Early Care and Education Industry Contributes $1.03 Billion Impact, More than 24,000 Jobs in Alabama
MONTGOMERY - A new report released today by the Alabama Partnership for Children (APC), in partnership with Auburn University at Montgomery (AUM), demonstrates that the early care and education industry has a $1.03 billion impact on our state’s economy and is responsible for an average of 24,717 full time equivalent jobs. These findings, which were presented today at AUM, not only demonstrate that the ECE industry in Alabama is a critical sector of our economy in terms of its economic weight, but also its social influence.
This summer, the Alabama Partnership for Children commissioned AUM and M. Keivan Deravi, Ph.D., to determine the economic impact of the Early Care and Education industry on the economy of the state of Alabama. Statistics presented in the report included licensed and exempt child care centers, family child care homes and group homes, state Pre-K and Head Start. The APC commissioned this report to help determine the economic magnitude of the early care and education industry, and what its condition means to the economic well being of the state.
“We have known for years what young children need to develop optimally, but we have not fully understood how critical the early care and education industry is to our state’s economy”, said Gail Piggott, executive director of the Alabama Partnership for Children. “Not only do these programs provide employment in small businesses across the state, but they enable parents to go to work each day. In our state, 65 percent of children under the age of six have all parents in the workforce. Comprehensive early care and education also lays the groundwork for Alabama’s future workforce, by preparing upcoming generations for school and work success.”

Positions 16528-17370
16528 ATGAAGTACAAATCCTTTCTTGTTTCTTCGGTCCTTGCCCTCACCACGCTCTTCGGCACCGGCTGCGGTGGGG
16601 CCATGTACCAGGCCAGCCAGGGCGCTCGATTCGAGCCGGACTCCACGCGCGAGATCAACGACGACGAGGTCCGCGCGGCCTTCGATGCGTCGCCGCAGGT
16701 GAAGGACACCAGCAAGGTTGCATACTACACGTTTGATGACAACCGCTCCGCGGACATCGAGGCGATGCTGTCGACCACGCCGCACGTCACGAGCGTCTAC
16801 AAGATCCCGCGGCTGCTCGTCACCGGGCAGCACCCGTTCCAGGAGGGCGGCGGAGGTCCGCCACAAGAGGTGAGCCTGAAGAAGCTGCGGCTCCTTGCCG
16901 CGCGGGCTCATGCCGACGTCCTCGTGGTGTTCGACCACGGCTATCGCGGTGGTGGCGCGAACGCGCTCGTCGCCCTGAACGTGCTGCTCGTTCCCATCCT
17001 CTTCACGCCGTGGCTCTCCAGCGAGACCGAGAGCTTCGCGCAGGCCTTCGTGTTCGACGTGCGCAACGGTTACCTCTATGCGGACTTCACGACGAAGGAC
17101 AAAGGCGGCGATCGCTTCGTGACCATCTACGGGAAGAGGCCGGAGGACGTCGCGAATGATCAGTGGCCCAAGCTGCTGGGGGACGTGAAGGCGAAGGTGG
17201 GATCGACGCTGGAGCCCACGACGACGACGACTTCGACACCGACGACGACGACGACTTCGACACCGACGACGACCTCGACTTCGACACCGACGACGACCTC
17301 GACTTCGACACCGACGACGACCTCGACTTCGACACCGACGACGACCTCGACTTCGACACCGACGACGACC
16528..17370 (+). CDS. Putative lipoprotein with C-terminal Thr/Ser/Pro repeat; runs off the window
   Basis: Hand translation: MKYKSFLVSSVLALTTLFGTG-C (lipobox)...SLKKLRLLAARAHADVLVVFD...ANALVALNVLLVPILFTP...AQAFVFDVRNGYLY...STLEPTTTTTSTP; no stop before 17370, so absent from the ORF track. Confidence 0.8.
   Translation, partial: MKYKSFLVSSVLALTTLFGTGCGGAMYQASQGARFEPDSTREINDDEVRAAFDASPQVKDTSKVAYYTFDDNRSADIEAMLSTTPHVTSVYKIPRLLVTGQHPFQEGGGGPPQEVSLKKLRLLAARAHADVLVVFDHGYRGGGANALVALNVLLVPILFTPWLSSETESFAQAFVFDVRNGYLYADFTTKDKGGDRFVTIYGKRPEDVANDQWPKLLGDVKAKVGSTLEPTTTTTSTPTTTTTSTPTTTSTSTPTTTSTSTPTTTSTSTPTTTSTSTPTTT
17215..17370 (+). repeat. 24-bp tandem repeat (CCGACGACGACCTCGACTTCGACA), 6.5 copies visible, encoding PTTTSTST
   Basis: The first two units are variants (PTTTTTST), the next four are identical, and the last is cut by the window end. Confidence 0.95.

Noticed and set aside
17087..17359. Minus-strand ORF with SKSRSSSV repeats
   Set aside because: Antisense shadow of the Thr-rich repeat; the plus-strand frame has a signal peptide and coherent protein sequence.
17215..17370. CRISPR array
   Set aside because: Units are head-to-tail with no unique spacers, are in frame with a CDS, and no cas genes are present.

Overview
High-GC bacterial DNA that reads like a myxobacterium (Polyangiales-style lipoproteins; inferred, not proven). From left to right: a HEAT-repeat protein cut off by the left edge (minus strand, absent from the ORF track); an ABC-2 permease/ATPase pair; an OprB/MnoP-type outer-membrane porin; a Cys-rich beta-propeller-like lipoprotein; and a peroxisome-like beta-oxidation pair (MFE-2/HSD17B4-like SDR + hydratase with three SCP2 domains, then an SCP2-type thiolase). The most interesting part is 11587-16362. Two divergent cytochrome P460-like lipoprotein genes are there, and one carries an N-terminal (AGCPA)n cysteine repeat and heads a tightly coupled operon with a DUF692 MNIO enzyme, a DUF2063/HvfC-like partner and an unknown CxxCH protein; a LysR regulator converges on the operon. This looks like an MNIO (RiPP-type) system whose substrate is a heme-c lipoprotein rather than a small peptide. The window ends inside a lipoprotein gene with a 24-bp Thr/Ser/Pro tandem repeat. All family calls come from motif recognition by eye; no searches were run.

In terms of the early care and education industry’s social influence, M. Keivan Deravi, Ph.D, professor of economics at Auburn University at Montgomery and the economic assessment report’s author, notes the “unique feature of the early care and education industry is its potential for creating an enormous and long-lasting social economic benefit for society, at large. A well-funded and well-staffed comprehensive early childhood education program can produce significant positive externalities.”
The Alabama Partnership for Children has been the state’s leading voice for early care and education for over 12 years. It strongly believes that it is important to support strengthening public investment in quality licensed early care and education, and encourages Alabamians to:
- Learn more at www.alabamachildcarefacts.org
- Support efforts to expand First Class Pre-K to more children in our state.
- Establish and support the Quality Rating and Improvement Systems (QRIS) across the state. QRIS provides early care and education facilities with programmatic, professional development and financial supports. The system also provides parents with a framework to evaluate potential ECE facilities to make the best decision for their family.
- Advocate that all early care and education programs are inspected for basic health and safety standards.
to view PDF version of the full report: Economic Impact of the Early Care and Education Industry on the Economy of the State of Alabama.
to view the Executive Summary.